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Chronicle special report on Holywell-based Delyn Women’s Aid

One in four women will be a victim of domestic abuse in their lifetime, according to statistics.

And staff at Holywell-based Delyn Women’s Aid estimate the real figure is even higher.

ELEANOR BARLOW went to meet the dedicated team of employees and volunteers who provide support for women living with violence

LEAVING an abusive partner is not as easy as many people think, as the staff and volunteers at Delyn Women’s Aid know only too well.

The organisation, based in Well Street, Holywell, not only offers advice, support and a refuge for women who are victims of domestic abuse, it also helps them to formulate plans for leaving and dealing with solicitors, getting their children into new schools, seeking medical support and sorting out benefits.

Refuge support worker Tracy Tanner said: “Our service is all about providing what they want.

“We have a drop-in service where people can come in for help filling in forms, making appointments and just having a chat about what their options are if they were to leave their partner.

“We can give advice about getting benefits and help them become independent, but sometimes they do want to go back and work things out with their partner.

“It can be quite hard seeing someone go back to an abusive relationship, but we can’t force them to do anything. We have to let people make up their own minds.”

The organisation’s team of seven employees and eight volunteers man a phone line 24 hours a day, every day of the year, and it has a refuge which can provide accommodation for up to seven families who have been forced to leave their homes due to abuse.

Outreach worker Jacky Parry explained it’s not just practical support which is needed when a woman leaves an abusive relationship.

She said: “A lot of the women have been told for years that nobody else will have them and they can’t do anything.

“We try and build their confidence back up.”

As well as one-to-one counselling, Delyn Women’s Aid runs the ‘Freedom’ programme, where women meet to discuss their experiences.

Jacky said: “It does help to share experiences.

“Some of the women who come to the Freedom programme are still with their partners, while others have left.

“We get some people who don’t like to talk much but like to listen, and others who find it helps to talk.

“You see people grow in confidence as they take part and even though they’re discussing a difficult subject they do have fun and make friends.”

Jill Davies has been volunteering at the women’s aid for four years.

She said the experience had made her look at things differently.

“It does open your eyes,” she said.

“If you’ve not been in that kind of situation it’s hard to imagine, you think people can just leave.

“Working here you learn that it isn’t really like that. It’s not black and white.”

Last year the centre cost about £330,000 to run and was funded mainly by Government grants, but spending cuts mean the future is looking uncertain.

“It is a worry,” Tracy admitted.

“Some of our services might be reduced if our funding is not the same.

“We try and provide transport and crèches for any classes we put on, but if the funding isn’t there we may not be able to – which means it won’t be as easy for women to access our services.”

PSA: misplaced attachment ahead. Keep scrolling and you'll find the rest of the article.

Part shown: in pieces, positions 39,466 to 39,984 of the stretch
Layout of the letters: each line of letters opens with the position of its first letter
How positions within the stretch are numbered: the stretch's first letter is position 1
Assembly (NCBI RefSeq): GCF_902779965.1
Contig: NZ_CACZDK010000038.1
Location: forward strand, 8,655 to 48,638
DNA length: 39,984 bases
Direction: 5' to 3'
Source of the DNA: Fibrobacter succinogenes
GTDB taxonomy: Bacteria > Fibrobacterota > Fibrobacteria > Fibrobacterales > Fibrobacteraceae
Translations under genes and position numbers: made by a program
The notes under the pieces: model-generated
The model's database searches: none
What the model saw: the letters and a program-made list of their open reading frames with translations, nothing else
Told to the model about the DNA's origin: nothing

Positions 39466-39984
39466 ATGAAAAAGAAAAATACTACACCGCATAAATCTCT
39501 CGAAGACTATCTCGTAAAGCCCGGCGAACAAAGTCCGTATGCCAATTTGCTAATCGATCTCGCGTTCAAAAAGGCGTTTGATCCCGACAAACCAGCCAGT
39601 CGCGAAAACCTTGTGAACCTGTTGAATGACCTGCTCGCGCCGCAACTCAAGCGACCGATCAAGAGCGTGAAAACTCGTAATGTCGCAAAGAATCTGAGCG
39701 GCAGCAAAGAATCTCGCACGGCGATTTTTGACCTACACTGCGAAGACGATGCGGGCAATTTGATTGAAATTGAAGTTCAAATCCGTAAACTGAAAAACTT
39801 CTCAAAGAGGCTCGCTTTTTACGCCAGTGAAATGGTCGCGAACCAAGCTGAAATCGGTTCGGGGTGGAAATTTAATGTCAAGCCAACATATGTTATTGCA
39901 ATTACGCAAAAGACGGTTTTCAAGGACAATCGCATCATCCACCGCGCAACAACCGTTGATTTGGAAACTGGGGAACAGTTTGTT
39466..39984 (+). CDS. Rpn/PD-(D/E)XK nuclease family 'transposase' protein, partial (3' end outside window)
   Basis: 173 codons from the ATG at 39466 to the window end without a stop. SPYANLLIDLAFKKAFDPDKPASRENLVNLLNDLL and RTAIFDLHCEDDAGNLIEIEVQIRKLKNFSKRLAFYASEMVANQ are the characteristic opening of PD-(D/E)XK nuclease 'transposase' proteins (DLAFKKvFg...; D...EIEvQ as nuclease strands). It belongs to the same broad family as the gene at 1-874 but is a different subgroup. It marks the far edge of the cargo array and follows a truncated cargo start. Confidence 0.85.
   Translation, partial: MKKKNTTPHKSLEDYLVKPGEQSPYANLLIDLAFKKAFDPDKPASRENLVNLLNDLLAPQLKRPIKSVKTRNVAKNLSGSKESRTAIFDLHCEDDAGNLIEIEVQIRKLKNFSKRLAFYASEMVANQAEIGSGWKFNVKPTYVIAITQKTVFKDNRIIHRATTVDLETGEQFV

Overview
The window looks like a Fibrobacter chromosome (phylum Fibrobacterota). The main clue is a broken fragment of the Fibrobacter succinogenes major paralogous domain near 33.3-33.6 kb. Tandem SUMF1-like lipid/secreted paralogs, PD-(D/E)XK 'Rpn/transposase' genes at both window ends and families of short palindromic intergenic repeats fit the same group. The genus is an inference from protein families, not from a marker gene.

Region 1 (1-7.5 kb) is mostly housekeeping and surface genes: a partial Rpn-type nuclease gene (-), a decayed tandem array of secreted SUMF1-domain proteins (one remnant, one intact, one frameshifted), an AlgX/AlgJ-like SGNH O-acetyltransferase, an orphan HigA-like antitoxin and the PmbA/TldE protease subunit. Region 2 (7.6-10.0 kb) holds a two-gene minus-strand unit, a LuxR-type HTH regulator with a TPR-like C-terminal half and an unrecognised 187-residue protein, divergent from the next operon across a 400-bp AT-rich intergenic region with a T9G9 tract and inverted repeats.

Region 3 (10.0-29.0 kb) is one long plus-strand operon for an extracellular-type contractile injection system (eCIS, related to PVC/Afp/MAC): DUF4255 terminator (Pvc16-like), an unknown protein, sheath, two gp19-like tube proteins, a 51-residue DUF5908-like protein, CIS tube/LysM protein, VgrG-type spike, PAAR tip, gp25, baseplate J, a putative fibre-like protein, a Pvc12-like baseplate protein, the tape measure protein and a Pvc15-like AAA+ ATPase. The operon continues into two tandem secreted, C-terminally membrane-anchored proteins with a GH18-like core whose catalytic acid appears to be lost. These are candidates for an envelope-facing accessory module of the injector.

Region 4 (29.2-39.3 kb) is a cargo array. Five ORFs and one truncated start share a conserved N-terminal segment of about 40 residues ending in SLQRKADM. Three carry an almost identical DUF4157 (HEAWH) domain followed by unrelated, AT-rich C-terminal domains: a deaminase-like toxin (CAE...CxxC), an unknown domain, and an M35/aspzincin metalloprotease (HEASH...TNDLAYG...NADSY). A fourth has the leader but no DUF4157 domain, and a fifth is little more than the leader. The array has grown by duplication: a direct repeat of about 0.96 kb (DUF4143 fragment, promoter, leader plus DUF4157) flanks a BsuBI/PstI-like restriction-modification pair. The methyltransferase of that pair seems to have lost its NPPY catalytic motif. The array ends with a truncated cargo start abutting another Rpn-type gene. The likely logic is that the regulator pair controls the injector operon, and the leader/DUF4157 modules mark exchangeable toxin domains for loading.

She added: “It’s hard for us to try and plan anything in advance because we just don’t know what will happen.

“We do some fundraising, but the majority of our income is through grants.”

Child and family worker Suzi Skinner is funded by Children in Need, but the future of her role is also in doubt.

She said: “The funding for my role is yearly and we have to bid for it.

“Normally I find out whether it will be continued a few days after my last wage for the year.

“It is difficult because I never know whether I’ll be able to carry on with the work I’ve started.”

Suzi works with children and families in the refuge, as well as providing community education sessions in schools.

She said: “For children who come into the refuge I provide a range of support.

“There is practical support, such as getting them into school and making sure they have clothes and toys, but we also offer emotional support.

“Sometimes children just need someone to listen to them, because often they feel like they haven’t got a voice and aren’t given a choice in what’s happened.

“And sometimes they just need somewhere to play and have some fun.”

Women who come for help have not always been the victims of violence, as abuse can take many forms.

Jacky said: “A woman might be being financially or emotionally abused.

“The problem is that they don’t realise they’re being abused and, because they’re not being hit, they’re more reluctant to come for help.”

Christmas is traditionally a quiet time for the refuge, according to the staff, but things start to get busier when the festivities are over.

Tracy said: “People tend to try and hold it together over Christmas. We start to get busier from around December 27.

“The busiest time for us is probably the summer holidays, because if women choose to leave they have six to eight weeks when children are off school to sort things out.”

Tracy says the main advice for anyone who is living with domestic abuse is to get in contact.

She said: “Please get in touch, you are not alone. Our services are available to anyone who is in an abusive situation.

“We won’t force people to do anything they don’t want to, we are just here to listen.

“Leaving an abusive relationship takes a lot of guts – but we are always here to offer support.”